One of the reasons advertisers choose the Marin platform is for the flexibility it provides. It grants advertisers the ability to track conversions through the standard publishers (Google, Bing, Gemini), via Marin’s own platform tracking, or by importing conversion goals from Google Analytics. Each method of counting conversions has benefits and should be considered when you’re first setting up on the account.
If you have multiple conversion actions, one method I believe is very powerful and should be considered is integrating Google Analytics and Marin.
While this type of account setup could benefit most advertisers, those who judge performance based on the revenue or goal completions reported in Google Analytics—over publisher metrics—will find this setup most useful. The reason is that Google Analytics aligns publisher performance metrics (clicks, impressions, etc.) with the goals that impact your business the most.
I personally manage an ecommerce client that likes to monitor publisher conversions and reported revenue, but primarily cares about driving transactions and revenue as reported in Analytics. So, setting up my Marin account to import this data from Analytics allows me to look at total performance as it matters to my client and build a strategy based on the bottom-line numbers.
As you may have guessed, the biggest benefit to importing this data is in bidding. Revenue and conversions can be tracked from Google Analytics back to the keyword level from each publisher platform. With this data now imported into Marin, any bidding folders you have in place are now able to execute bid adjustments based on the data that’s most valuable to your business. This makes their adjustments more accurate than if they were based on the reported revenue data from any publisher platform alone.
To make Marin integration with Google Analytics simple, a Setup Wizard guides you through the process. To set up the wizard, go to the Admin tab, and click the Revenue sub-tab.
From the Revenue Tracking setting, select Google Analytics.
If you’d like to use the imported goal to be added to the platform, select the Bidding Eligible box. Before moving forward with this option, be sure the Google Analytics goals are reporting correctly.
Granularity and accuracy are key for all advertisers and particularly critical in high season. If you’re an ecommerce advertiser heading into Q4, put this strategy into play ASAP, test, and refine as needed. Good luck!
You’re in a relay race and this is what you have to do—run with a bucket of water to your next team member, without spilling any of the water. The next player does the same, and so on, until the last player finishes the race.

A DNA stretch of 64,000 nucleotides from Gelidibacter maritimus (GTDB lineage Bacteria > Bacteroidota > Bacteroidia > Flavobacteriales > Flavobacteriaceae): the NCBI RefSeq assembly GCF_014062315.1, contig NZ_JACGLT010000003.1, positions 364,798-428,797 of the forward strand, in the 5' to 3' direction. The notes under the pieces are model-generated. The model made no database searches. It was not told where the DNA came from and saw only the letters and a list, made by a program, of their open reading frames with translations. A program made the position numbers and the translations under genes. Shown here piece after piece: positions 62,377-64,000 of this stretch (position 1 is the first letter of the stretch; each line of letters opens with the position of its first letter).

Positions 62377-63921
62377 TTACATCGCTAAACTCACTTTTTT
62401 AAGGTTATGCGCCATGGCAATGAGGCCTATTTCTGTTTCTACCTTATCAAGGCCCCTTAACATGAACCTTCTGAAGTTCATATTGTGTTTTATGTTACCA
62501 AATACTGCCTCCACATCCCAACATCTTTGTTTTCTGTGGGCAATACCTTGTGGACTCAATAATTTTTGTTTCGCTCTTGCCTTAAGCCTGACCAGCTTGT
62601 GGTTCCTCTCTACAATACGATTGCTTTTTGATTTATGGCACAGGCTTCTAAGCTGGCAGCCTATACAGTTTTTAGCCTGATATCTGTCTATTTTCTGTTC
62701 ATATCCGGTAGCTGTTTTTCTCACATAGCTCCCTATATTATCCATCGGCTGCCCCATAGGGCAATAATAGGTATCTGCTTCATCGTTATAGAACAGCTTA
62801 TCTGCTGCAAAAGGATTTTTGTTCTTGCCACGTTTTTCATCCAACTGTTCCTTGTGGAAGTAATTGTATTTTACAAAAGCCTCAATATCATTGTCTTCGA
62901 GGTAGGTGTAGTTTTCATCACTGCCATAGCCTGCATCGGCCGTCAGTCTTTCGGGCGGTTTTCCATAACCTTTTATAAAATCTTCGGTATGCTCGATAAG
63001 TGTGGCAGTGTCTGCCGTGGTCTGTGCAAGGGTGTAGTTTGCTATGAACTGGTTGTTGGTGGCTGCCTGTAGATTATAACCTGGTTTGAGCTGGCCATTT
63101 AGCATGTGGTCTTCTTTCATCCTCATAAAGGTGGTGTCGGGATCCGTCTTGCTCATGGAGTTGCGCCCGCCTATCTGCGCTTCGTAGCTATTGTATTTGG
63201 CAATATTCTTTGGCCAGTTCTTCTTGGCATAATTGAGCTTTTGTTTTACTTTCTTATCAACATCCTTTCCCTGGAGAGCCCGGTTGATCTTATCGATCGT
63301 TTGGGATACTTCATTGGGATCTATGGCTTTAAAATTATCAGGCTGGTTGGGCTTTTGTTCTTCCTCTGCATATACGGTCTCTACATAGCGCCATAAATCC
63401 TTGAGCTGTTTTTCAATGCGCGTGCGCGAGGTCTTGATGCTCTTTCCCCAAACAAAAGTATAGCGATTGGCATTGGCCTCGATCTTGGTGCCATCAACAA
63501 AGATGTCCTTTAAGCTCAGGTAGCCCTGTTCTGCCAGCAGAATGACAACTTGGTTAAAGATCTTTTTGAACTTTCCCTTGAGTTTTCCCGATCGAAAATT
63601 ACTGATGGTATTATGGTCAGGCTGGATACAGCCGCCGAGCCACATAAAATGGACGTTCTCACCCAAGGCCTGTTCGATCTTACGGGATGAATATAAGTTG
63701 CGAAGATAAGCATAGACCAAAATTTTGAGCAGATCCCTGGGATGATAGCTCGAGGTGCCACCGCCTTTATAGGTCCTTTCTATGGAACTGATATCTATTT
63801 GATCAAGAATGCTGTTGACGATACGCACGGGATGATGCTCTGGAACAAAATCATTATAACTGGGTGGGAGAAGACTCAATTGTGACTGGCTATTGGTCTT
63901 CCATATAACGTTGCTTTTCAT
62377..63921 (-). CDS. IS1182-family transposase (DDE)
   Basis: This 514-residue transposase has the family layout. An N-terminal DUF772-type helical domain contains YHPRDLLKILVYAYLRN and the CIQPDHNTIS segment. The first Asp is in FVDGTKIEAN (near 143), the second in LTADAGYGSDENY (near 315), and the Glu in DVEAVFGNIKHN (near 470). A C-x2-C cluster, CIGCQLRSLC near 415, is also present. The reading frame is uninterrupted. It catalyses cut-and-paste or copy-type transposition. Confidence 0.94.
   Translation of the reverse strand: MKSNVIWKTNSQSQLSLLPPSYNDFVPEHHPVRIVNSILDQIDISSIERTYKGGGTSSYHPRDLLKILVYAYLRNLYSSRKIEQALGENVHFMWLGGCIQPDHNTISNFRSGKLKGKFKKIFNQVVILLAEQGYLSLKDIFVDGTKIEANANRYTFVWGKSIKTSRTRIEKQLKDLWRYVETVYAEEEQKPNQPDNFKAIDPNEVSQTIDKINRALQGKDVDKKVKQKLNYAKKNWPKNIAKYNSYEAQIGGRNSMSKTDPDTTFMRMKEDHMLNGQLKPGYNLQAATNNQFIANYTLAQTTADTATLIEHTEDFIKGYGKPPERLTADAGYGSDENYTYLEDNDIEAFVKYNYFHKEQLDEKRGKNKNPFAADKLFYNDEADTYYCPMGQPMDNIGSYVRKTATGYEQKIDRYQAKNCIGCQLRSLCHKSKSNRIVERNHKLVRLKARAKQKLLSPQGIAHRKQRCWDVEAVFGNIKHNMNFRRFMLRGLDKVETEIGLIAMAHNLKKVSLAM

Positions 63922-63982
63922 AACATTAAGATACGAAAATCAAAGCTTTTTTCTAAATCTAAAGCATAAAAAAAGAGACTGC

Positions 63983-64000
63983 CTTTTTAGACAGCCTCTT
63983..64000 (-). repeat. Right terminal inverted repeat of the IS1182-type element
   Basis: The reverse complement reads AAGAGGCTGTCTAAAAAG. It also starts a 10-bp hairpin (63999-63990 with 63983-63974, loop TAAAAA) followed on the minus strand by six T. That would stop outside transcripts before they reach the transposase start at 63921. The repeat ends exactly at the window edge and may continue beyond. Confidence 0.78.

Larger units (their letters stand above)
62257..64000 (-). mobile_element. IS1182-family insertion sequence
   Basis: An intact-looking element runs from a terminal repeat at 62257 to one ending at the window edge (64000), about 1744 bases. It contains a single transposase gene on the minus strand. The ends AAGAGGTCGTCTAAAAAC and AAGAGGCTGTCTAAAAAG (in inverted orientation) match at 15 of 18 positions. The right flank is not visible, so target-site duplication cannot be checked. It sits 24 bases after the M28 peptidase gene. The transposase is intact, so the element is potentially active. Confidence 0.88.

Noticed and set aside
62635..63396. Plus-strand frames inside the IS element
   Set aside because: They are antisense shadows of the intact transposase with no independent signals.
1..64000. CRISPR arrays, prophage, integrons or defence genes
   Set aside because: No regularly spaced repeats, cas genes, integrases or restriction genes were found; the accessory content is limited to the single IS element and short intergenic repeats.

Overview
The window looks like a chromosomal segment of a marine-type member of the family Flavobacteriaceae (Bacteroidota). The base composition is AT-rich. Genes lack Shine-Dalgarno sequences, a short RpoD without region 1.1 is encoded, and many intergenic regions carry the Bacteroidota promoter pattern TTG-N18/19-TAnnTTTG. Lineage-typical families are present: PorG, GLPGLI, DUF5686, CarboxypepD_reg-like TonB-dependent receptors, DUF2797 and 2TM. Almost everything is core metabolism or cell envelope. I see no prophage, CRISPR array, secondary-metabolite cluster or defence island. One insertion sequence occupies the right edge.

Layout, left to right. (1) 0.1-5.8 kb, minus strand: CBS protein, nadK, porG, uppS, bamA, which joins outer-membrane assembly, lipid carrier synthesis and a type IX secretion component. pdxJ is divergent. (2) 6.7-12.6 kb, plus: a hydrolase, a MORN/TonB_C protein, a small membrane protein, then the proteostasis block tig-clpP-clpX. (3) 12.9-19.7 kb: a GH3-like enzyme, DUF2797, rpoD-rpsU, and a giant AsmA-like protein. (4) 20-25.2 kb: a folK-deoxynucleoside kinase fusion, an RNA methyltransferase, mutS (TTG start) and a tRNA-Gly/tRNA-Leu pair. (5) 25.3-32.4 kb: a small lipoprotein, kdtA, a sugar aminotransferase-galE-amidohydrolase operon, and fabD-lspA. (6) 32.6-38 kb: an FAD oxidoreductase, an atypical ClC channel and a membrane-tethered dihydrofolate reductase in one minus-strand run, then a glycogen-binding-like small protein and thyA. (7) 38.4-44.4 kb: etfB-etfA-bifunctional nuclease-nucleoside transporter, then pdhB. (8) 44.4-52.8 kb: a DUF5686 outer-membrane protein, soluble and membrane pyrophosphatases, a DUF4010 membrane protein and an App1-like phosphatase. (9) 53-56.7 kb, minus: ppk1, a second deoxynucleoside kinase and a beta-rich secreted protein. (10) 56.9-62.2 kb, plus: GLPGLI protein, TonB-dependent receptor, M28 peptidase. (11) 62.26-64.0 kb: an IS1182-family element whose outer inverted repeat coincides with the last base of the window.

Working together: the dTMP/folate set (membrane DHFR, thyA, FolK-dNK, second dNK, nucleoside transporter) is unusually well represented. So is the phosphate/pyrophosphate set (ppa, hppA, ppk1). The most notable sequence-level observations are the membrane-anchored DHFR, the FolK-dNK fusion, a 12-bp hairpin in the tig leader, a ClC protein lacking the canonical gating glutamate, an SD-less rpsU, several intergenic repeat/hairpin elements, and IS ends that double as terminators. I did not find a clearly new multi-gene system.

The object of the contest is to not only preserve as much water as possible, but also to know exactly how much water you lost throughout the course of the game. Oh, and another thing—the buckets are different sizes, you’re playing at night, and you’re blindfolded, and so are your team members. And, you’re playing against a lot of other teams.
We call this race “the programmatic supply chain.”
As we mentioned in our first post in this series on programmatic transparency, the programmatic supply chain is made up of intermediaries that may or may not disclose their pricing model. We also mentioned that a recent ANA/Forrester study revealed that 55 percent of marketers are concerned with the opaqueness of the intermediaries along the supply chain. This is up from 21 percent just two years ago.
Like our shot-in-the-dark relay race, advertisers often have to settle for hidden bid prices, secret media value, and even kickbacks. What if the increased concern was translated into clear, actual dollars? How do you get bottom-line clarity? If you haven’t asked your programmatic partners what they’re charging you, now’s the time.
Let’s look at the intermediaries, then assess the average take rates of each one.
Here’s roughly how the typical supply chain flows. Note that there’s lots of bi-directionality, and the model changes dramatically depending on the services included.
In case you need a quick primer on each supply chain partner, read our blog post on the eight main players in the programmatic ecosystem.
We’ve estimated it would take you one to two hours to determine what you pay each of your supply chain intermediaries using IAB’s programmatic calculator. And, that’s if you already know what you’re spending with each partner.